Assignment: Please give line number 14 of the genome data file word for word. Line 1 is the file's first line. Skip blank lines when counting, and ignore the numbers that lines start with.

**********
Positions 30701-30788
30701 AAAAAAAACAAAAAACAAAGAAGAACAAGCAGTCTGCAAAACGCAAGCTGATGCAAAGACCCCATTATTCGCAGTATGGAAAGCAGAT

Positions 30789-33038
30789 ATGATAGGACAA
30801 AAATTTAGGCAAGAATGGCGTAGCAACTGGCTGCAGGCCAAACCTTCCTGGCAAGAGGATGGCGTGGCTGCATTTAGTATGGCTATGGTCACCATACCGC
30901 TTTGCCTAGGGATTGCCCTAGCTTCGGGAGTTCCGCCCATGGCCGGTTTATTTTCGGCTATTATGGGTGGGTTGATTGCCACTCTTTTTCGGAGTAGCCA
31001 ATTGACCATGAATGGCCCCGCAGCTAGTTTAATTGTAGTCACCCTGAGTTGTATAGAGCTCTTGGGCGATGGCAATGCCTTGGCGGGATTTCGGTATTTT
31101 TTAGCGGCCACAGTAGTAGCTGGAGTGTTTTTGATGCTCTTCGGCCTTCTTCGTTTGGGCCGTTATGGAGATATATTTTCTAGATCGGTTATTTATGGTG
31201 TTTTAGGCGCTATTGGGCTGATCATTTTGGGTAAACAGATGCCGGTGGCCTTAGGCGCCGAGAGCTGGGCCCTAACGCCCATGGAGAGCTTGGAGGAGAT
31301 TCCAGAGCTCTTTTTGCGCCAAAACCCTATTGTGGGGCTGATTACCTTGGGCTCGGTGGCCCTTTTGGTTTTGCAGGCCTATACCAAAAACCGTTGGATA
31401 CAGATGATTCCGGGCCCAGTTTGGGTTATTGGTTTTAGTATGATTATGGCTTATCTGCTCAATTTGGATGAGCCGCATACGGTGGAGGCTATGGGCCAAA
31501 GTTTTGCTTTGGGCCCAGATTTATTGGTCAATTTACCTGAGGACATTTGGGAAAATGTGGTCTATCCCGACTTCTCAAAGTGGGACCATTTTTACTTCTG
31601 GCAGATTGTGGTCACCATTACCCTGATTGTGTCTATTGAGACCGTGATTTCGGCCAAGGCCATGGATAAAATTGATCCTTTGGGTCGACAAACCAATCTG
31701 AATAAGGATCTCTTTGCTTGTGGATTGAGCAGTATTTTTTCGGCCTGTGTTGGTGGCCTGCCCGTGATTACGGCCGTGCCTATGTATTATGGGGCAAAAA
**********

31701 AATAAGGATCTCTTTGCTTGTGGATTGAGCAGTATTTTTTCGGCCTGTGTTGGTGGCCTGCCCGTGATTACGGCCGTGCCTATGTATTATGGGGCAAAAA